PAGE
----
As one of the first recording artists of international reputation, Rachmaninov’s recordings are viewed as classic interpretations, both for their musical substance as well as for the purity of his pianism. This reputation as a brilliant recording artist was all but sabotaged by the Edison Company founder, Thomas Alva Edison, who despised Rachmaninov’s playing and referred to him as a “pounder”. Through the influence of the company’s staff pianist, Robert Gayler, Rachmaninov was offered a contract with the Edison Company, but only for ten recordings, Gayler pointing out to Thomas Edison, who was also quite deaf and decidedly unmusical; that he was missing the refinements to be found in the artist’s playing thanks to his progressive hearing loss. This limited contract was later cancelled by Edison who refused to change his mind about Rachmaninov as a pianist. However, the Victor Talking Machine Company (later RCA) engaged Rachmaninov as a recording artist in 1920 with an agreement which remained in force over many years thanks to the success of these early records and to Edison’s short-sightedness. It was not until 1942 that he made is last recording for the Victor Company. During the more than 20 years of his collaboration with RCA, Rachmaninov documented the definitive interpretations of works that were to become the most popular in the piano literature.

The present recording with Sequeira Costa and the Royal Philharmonic unites the listener with the masterworks of this extraordinary romantic period. As the final student of Franz Liszt’s pupil, Vianna da Motta, Sequeira Costa remains the final link in this chain, which stretches from Beethoven and Schumann through the virtuoso works of Liszt and finds its culmination in the music of Rachmaninov. These are interpretations which display this music in historical as interpretative context as culmination of more than a century of musical evolution. These interpretations bring us into an era that showed its feelings and sensibilities through its music. It is Rachmaninov who translated these feelings into the language of our time and gave us insight into a time long past but never to be forgotten in the history of music as an art form and as language of the spirit. © 2015 Kevin Wood.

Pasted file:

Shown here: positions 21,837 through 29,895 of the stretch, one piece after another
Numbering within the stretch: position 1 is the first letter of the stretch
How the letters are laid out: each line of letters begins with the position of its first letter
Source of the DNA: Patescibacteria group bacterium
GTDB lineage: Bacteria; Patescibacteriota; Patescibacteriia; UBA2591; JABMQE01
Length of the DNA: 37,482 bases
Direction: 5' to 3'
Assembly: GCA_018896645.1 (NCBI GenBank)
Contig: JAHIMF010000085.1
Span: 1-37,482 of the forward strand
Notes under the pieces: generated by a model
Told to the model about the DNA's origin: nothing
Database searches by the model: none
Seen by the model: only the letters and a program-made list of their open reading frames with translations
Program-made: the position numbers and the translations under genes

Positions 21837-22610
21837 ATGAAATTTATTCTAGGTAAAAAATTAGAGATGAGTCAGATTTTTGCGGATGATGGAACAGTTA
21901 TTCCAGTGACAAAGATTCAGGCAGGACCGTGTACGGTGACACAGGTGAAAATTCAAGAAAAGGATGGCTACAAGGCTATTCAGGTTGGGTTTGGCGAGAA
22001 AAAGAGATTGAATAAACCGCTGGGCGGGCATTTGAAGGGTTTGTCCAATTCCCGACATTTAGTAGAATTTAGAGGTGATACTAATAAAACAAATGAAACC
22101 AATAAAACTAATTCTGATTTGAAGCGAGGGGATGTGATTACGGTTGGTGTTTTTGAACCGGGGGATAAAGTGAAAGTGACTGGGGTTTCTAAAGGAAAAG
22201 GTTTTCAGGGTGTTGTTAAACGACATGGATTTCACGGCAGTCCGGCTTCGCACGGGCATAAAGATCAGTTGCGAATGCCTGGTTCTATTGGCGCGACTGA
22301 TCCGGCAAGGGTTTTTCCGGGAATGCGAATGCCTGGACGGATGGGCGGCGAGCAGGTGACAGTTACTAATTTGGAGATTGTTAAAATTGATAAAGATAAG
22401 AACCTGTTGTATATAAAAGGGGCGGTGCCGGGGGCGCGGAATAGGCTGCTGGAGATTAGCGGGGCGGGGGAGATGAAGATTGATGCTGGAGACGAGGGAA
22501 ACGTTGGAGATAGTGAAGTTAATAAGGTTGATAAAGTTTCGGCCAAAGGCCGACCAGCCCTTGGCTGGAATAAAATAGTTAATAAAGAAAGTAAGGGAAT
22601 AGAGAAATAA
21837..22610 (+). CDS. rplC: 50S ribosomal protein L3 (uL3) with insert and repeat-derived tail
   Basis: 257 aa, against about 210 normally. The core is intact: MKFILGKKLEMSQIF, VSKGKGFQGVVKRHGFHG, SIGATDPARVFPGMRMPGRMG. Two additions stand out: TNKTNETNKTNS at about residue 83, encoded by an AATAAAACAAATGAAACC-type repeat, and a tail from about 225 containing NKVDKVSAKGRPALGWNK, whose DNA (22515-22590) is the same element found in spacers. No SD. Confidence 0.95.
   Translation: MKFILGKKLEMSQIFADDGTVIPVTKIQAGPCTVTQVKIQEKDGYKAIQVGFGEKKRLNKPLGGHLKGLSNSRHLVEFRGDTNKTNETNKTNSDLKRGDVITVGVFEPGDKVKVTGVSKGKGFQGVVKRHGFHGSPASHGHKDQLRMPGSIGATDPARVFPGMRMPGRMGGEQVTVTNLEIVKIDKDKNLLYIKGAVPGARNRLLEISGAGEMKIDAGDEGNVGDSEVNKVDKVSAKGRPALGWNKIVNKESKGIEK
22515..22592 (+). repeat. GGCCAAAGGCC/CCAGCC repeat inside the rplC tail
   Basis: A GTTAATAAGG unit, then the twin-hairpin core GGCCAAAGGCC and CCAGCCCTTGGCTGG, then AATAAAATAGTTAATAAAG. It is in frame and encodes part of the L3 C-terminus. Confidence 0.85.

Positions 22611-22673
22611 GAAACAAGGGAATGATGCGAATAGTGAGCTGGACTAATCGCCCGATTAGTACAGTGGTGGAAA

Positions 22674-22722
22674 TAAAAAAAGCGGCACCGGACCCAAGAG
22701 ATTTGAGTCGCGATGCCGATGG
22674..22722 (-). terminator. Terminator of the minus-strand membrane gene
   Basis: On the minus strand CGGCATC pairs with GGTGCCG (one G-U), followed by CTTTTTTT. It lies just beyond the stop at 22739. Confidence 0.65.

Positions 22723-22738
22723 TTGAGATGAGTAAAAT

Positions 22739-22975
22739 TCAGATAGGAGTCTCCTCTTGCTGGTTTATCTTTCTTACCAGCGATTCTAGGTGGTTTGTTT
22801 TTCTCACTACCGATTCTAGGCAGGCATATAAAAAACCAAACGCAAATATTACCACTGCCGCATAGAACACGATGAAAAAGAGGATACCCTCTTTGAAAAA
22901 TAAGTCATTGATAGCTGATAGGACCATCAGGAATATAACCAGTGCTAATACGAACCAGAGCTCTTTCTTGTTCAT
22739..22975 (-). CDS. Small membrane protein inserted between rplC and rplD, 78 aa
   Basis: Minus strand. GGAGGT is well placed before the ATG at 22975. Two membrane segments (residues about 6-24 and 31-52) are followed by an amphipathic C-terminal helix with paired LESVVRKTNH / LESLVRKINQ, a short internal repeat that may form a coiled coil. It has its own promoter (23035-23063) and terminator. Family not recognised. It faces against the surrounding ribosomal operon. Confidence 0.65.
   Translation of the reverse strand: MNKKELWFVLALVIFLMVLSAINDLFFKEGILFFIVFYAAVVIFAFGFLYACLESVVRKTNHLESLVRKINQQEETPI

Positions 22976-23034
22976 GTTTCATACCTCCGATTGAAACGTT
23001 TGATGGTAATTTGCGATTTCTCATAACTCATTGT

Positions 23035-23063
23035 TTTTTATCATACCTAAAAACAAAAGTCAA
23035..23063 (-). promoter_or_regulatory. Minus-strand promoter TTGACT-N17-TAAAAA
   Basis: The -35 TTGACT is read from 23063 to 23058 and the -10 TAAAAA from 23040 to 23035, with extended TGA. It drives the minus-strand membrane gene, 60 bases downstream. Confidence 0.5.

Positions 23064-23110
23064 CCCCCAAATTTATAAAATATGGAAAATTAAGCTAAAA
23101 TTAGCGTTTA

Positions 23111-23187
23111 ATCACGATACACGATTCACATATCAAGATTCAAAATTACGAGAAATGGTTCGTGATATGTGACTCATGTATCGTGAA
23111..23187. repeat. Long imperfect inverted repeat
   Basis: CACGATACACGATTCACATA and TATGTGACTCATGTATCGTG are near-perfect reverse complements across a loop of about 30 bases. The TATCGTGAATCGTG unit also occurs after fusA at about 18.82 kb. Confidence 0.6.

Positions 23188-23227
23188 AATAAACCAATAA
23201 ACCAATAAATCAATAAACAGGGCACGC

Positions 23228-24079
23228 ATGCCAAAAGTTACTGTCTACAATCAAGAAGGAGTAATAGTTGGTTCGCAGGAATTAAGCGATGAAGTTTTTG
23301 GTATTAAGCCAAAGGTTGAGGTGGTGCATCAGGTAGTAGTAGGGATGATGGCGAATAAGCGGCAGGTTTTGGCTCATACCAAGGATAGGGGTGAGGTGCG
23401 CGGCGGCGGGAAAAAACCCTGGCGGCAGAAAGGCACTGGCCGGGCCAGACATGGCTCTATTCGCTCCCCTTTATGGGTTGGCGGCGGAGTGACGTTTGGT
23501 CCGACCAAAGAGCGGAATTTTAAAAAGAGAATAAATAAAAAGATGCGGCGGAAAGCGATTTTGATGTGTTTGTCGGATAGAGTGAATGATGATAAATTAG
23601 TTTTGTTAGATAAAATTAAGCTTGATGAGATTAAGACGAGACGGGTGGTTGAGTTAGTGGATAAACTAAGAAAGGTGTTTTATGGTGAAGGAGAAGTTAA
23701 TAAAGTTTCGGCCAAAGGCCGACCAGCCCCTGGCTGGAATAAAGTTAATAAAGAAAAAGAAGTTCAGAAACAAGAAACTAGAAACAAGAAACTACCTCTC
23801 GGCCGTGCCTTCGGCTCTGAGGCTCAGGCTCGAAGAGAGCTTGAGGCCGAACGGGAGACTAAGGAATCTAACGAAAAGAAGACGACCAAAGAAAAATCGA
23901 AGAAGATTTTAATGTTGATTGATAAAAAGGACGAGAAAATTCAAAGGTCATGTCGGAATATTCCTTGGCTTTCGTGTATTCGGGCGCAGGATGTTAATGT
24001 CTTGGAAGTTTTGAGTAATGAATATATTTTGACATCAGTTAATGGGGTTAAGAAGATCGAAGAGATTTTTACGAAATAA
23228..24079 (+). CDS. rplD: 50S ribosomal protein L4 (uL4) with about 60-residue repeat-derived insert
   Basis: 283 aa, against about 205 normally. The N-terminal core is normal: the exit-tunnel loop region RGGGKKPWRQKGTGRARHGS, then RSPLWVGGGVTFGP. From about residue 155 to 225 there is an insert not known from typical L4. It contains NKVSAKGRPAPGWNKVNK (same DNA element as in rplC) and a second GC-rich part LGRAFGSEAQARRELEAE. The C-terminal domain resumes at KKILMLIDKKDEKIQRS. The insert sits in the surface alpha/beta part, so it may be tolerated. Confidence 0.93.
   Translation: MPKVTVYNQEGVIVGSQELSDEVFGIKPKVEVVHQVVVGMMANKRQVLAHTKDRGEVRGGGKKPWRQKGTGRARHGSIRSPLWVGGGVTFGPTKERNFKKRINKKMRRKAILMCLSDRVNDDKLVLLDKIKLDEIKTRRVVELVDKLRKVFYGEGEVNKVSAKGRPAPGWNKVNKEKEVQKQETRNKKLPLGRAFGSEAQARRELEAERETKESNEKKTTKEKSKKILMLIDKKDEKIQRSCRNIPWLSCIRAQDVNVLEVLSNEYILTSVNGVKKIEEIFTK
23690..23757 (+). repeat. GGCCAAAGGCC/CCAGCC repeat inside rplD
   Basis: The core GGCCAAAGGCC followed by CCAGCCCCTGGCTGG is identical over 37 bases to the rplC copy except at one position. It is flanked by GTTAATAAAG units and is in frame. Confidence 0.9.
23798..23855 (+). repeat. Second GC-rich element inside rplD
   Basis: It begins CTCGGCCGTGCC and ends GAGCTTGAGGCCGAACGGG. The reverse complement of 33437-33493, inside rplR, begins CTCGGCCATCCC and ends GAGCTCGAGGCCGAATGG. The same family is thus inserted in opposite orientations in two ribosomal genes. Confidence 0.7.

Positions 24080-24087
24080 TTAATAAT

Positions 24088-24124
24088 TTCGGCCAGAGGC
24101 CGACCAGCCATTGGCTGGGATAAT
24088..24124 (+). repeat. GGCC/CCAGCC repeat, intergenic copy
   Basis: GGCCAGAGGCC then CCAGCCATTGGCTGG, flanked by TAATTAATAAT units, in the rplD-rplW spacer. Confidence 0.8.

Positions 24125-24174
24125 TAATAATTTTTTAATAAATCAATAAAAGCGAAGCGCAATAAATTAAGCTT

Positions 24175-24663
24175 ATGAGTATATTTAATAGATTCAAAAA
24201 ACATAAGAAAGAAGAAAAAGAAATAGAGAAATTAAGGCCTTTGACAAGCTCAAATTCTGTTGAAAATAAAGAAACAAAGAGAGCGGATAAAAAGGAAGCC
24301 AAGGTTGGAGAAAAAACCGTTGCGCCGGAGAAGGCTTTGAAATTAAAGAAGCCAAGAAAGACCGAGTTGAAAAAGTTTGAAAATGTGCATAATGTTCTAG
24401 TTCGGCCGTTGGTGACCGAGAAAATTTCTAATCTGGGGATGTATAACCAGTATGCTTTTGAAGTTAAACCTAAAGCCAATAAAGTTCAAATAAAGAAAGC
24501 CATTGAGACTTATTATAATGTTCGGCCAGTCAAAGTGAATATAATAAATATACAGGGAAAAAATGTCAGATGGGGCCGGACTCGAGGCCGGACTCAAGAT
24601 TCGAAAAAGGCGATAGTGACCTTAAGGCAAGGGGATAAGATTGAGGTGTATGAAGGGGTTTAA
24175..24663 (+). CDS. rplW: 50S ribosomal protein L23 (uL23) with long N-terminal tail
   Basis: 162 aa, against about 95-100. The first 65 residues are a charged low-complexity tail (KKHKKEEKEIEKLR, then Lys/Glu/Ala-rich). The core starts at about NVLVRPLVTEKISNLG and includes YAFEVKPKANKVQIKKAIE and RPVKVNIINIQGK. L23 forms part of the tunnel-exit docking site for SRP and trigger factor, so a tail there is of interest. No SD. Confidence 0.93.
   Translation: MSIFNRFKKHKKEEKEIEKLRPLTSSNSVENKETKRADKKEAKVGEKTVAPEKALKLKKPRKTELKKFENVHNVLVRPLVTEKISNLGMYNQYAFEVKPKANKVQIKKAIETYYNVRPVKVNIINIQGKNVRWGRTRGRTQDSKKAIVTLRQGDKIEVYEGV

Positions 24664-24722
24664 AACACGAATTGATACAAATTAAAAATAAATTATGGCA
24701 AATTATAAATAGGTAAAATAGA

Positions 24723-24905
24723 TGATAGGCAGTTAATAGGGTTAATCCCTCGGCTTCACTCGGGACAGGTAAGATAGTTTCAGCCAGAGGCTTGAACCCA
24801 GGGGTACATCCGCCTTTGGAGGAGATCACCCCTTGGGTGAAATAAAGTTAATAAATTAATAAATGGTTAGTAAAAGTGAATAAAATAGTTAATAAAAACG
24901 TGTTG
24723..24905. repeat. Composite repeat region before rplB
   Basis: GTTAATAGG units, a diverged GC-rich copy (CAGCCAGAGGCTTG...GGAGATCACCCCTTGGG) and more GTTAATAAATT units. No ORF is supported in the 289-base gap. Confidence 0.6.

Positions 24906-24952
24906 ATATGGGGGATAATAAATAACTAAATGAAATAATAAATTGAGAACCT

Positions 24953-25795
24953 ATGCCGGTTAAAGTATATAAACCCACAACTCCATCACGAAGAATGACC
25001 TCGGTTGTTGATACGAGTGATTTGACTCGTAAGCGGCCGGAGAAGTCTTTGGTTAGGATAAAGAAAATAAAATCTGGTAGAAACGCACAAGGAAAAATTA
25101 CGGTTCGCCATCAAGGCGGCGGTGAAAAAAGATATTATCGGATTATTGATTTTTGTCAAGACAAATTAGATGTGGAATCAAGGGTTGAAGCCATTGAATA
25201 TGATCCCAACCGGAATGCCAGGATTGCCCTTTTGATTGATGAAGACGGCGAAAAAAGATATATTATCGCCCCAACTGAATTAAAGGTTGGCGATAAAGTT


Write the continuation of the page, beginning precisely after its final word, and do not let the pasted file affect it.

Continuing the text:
Review: I – Fanfare Magazine (Issue 39:3 (Jan/Feb 2016)

Sequeira Costa, a Portuguese pianist born in 1929, may be the last living pupil of a pupil of Liszt; he studied with José Vianna da Motta, and later with Mark Hambourg and several other leading pianists of the early 20th century. These recordings were made in 1994 and 1991, respectively.

Costa has a big technique, and the First Concerto, the flashier of these two scores, comes off fairly well. The many gear-shifts, however, accentuate its episodic nature. Christopher Seaman and the Royal Philharmonic provide an alert accompaniment. Costa’s playing in the Paganini Rhapsody is more rhythmically staid, his tone a bit aggressive. This work has a considerable amount of sly humor in it, and that doesn’t come off here. The sound is okay, but somewhat lacking in bass.

Claudio designates this as “Volume 1”; apparently the remaining concertos are to be issued as well. (The Second and Fourth are already listed on ArkivMusic, although curiously the present disc is not.) I’ll be interested to hear what Costa makes of the Third. For the two works given here, I find BIS’s recent issue of Noriko Ogawa’s versions more compelling, and that disc includes the Fourth Concerto as well, as does the classic (and inexpensive) Entremont/Ormandy on Sony. For the complete cycle, I remain partial to Ashkenazy (with Previn or Haitink) and Thibaudet (with Ashkenazy), all on Decca. Richard A. Kaplan.

Review: II – Musical Opinion Magazine (Jan 2016)

Intensely musical performances of works that are so often treated as mere showpieces. It is pleasant to renew acquaintance with this under-rated pianist, whose command of the virtuoso elements in these works is second to none, but whose inherent musicianship reveals aspects that superficial pianists overlook. Excellent orchestral support and fine recording ensure a strong recommendation. Robert Matthew-Walker.

More releases by Claudio Records of Sequeira Costa:

CB6026-2 Rachmaninov Piano Concerto No.1/Rhapsody-Paganini

CB6027-2 Rachmaninov Piano Concerto No.2 & 3

CB6028-2 Rachmaninov Piano Concerto No.3/Suite No.1 Op.5 Fantaisie Tableaux.

CB5571-2 Beethoven Piano Sonatas Vol.1

CB5572-2 Beethoven Piano Sonatas Vol.2

CB5573-2 Beethoven Piano Sonatas Vol.3

CB5574-2 Beethoven Piano Sonatas Vol.4

CB5575-2 Beethoven Piano Sonatas Vol.5

CB5576-2 Beethoven Piano Sonatas Vol.6

CB5577-2 Beethoven Piano Sonatas Vol.7

CB5578-2 Beethoven Piano Sonatas Vol.8

CB5579-2 Beethoven Piano Sonatas Vol.9

CB5580-2 Beethoven Piano Sonatas Vol.10

CB6046-2 Beethoven 250 Complete 32 Piano Sonatas Vol’s 1-10

CR5467-2 Sequeira plays Chopin/4 Ballades/Sonata No.3